I was reading in the Guardian in early January about the amount of Stamp Duty revenue that the Government will loose in the down turn and noticed that, as with a similar article in the Telegraph a couple of weeks later, the duty from shares and inheritance tax as well as stocks and shares all seems to be lumped together and the loss is ‘anticipated’ rather than factual.
So, snowed in for the past week, I put the old Amstrad to work taking each sale recorded by the Land Registry and calculating the Stamp Duty that would have been payable. I did this for both the calendar years 2007 and 2008.
Not surprisingly, considering the 53% fall in transaction numbers, the total Stamp Duty take from house sales for Alistair Darling fell but the figures aren’t as bad as the £15bn that had been mentioned.
The actual loss in 2008 for just house purchases was just an eye-watering £2.77bn!
I broke the numbers down by Stamp Duty Band (see above) to illustrate that sales at both the top and bottom of the market seem to have been equally effected although the number of sales at the bottom of the housing ladder seem to have held up better than those that are more expensive although this may just be creative accounting.
But just what does £2.77 bn equate to? When billions are being given to banks it’s easy to loose hold of what a billion pounds actually looks like. here’s what I found;-
It’s about the total amount of the T.v. license fee
or if size matters, it about the cost of the new aircraft carrier HMS Queen Elizabeth
and perhaps rather topically just now, it just a couple of million more than the Government bail out for car makers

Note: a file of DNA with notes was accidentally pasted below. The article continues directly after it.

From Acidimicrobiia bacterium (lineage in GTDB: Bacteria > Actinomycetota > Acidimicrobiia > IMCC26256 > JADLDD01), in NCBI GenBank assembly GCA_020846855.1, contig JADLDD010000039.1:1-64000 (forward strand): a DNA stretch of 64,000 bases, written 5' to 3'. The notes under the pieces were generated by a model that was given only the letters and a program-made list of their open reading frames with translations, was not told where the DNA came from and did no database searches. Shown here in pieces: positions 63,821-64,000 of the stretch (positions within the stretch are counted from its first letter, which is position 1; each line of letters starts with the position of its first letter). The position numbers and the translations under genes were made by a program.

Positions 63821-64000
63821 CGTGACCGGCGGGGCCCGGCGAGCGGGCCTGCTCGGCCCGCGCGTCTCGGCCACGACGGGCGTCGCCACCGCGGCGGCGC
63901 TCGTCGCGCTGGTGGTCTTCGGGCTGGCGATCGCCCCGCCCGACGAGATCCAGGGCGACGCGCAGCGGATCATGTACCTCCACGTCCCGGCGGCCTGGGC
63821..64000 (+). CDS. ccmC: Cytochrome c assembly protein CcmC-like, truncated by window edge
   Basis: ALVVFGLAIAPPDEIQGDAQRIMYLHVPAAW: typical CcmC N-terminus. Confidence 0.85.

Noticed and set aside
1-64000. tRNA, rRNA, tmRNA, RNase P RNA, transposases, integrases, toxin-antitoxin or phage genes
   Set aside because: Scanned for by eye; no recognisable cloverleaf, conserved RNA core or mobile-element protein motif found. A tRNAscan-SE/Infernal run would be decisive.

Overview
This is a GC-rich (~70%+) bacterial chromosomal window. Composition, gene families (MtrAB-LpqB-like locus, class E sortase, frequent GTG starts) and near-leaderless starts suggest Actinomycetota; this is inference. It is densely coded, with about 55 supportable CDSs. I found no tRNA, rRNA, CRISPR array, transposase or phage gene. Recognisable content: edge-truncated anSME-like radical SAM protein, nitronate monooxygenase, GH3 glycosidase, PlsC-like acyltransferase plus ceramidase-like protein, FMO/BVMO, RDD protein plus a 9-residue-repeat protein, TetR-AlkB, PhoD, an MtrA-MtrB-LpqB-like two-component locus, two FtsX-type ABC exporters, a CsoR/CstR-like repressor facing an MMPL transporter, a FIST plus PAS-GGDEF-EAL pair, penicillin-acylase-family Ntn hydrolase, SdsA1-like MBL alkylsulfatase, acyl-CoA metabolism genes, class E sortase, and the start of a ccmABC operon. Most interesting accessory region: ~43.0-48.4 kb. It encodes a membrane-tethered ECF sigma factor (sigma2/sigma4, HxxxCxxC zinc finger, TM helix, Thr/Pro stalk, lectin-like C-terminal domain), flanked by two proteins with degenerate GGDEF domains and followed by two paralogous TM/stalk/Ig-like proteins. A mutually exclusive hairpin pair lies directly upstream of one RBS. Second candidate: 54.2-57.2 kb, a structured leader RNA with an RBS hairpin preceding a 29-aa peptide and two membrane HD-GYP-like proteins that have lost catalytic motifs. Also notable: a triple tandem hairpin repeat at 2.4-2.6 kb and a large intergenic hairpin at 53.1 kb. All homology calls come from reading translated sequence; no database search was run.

and in case you still can’t get your mind around exactly how big two and a bit billion really is, it is rumored to be the size of Bernie Eccleston’s divorce
A billion here…
Senator Everett Dirksen is famously quoted as saying “A billion here, a billion there and pretty soon you’re talking about real money”. Government spending is rocketing while billions of pounds of tax take has been evaporating and there is little prospect of the situation improving in 2009.
As an initiative, raising the stamp duty threshold last autumn has proved as impotent as we had warned. However, the wholesale scrapping of Stamp Duty could still make a considerable difference to home buyers who now have to find an extra 10-15% just for a deposit. As lenders have forced up the amount that buyers have to save, those wanting to buy a home for £300,000 have to save an extra £9,000 to pay the Stamp Duty and those spending £500,000 are having to find £20,000 – all out of taxed income. That’s an extra 4% they have to save before they can buy.
Time to scrap stamp duty?
You may recall the Chancellor and Prime Minister scrapping about who would announce the raising of the Stamp Duty threshold last August? At the time, the increase from £125k to £175k was expected to cost the Treasury about £600 million. Well, having done the numbers, in the first quarter (3rd September – 31st December) actually the idea has ‘cost’ just £46m so far! This is a 12 month gesture which I expect will end up costing closer to £280m by the time it ends or is renewed on 2nd September this year and it’s hard to suggest that it has had any impact as prices and transactions have both dived. The exercise has added around 30,000 to the number of homes sold in 2008 that escaped Stamp Duty which would have otherwise brought the fall in numbers for this band up from 38% to 47% and the 1% Duty numbers would have fallen back to around 55%.
Many in the housing industry are beginning to openly question whether the current housing minister, the eighth since Labour came to power and her colleagues in Government really do understand what is really going on in the housing market. I suspect that some will be asking whether it is time for the current administration to step aside and let someone else have a go at fixing the problems that are costing both the Treasury as well as home owners billions of pounds and which I expect will be reflected in close to 100,000 home repossessions this year.